The appointment of Günther Oettinger to European Commission vice president was considered to be an upcoming formality. Now it seems to be off the table for reasons of cost efficiency.
Günther Oettinger, a conservative lawmaker from Germany’s center-right Christian Democrats, had originally been considered a frontrunner to take over the still-vacant position of European Commission vice president. Yet, according to a report by German newspaper Süddeutsche Zeitung, it appears Commission President Jean-Claude Juncker would rather not fill the post at all, saving taxpayers around €2,000 per month.
Speculation has been swirling ever since Kristalina Georgieva, a Bulgarian, left the commission to become chief executive of the World Bank at the start of this year. Mr. Oettinger was also shuffled around, moving from being in charge of digital affairs to the more high-profile job of EU commissioner responsible for budget and human resources. Ms. Georgieva’s role of vice president, a position normally occupied in addition to a commissioner’s usual porfolio, was left vacant.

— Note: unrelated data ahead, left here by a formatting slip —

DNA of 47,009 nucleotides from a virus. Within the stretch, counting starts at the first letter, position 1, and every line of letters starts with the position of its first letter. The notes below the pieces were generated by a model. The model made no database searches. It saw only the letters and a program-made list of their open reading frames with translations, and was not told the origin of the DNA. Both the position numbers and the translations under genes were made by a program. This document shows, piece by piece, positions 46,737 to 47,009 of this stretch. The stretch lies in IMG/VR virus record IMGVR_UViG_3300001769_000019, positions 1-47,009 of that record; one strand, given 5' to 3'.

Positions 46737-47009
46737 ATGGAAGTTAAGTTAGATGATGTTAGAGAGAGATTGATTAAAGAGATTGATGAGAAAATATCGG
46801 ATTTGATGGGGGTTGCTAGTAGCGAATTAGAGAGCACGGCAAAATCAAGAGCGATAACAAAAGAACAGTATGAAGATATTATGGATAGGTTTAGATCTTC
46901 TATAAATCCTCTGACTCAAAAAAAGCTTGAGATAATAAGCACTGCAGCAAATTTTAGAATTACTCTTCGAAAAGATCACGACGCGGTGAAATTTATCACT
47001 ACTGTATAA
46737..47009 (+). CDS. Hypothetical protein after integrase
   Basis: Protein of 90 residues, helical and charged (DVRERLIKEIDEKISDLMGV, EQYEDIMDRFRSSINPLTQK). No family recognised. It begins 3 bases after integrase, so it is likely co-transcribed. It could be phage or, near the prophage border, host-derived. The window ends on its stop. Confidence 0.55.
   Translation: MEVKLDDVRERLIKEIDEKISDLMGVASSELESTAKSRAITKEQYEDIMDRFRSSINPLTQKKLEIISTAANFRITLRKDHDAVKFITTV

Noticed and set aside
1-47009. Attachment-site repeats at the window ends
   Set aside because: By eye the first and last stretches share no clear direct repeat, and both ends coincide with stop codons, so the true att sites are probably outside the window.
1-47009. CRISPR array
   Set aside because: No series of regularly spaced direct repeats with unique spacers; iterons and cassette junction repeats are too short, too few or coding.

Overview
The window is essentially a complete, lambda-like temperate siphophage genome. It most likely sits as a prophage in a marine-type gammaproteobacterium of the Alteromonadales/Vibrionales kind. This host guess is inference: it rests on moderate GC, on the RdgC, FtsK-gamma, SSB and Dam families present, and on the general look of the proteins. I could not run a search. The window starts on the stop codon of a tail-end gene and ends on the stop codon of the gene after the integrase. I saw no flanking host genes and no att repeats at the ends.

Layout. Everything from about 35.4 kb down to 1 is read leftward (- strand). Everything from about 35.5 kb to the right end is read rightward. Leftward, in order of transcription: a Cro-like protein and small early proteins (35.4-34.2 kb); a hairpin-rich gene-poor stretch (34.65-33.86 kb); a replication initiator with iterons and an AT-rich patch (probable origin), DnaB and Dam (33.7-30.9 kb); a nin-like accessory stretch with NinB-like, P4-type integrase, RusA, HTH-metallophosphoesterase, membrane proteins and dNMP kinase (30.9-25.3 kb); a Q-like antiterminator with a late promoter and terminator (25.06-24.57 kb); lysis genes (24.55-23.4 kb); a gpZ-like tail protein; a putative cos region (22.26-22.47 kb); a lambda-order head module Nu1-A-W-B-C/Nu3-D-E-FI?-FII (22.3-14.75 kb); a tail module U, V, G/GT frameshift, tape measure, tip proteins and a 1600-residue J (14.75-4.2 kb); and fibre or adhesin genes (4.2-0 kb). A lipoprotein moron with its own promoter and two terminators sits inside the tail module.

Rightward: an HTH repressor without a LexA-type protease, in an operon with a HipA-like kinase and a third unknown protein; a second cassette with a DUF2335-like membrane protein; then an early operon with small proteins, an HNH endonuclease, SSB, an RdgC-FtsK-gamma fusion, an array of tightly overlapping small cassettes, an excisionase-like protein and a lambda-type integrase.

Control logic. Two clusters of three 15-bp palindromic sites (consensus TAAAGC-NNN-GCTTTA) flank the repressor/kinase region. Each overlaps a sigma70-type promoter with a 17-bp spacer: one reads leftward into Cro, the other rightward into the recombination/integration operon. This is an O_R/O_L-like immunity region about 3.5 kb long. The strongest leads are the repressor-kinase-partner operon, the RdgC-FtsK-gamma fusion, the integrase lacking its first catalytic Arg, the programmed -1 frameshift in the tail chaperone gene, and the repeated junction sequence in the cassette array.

Mr. Oettinger, who has spent the better part of the last decade in Brussels, is no stranger to controvsersy. He caused considerable public outrage last October when he referred to a delegation of Chinese diplomats as “slant eyes” during a speech in Hamburg. Shortly thereafter, he flew to Budapest in the private jet of a Kremlin lobbyist in order to attend a dinner with Hungary’s Prime Minister Viktor Orbán. While Mr. Oettinger did not violate any ethics rules for EU commissioners, his actions did raise questions about his alleged proximity to lobbyists.
Responding to request for a comment from Handelsblatt, Mr. Juncker’s office remained tight-lipped. “A decision as to whether the vacant vice-president’s position is going to be filled has not yet been made,” said a spokeswoman.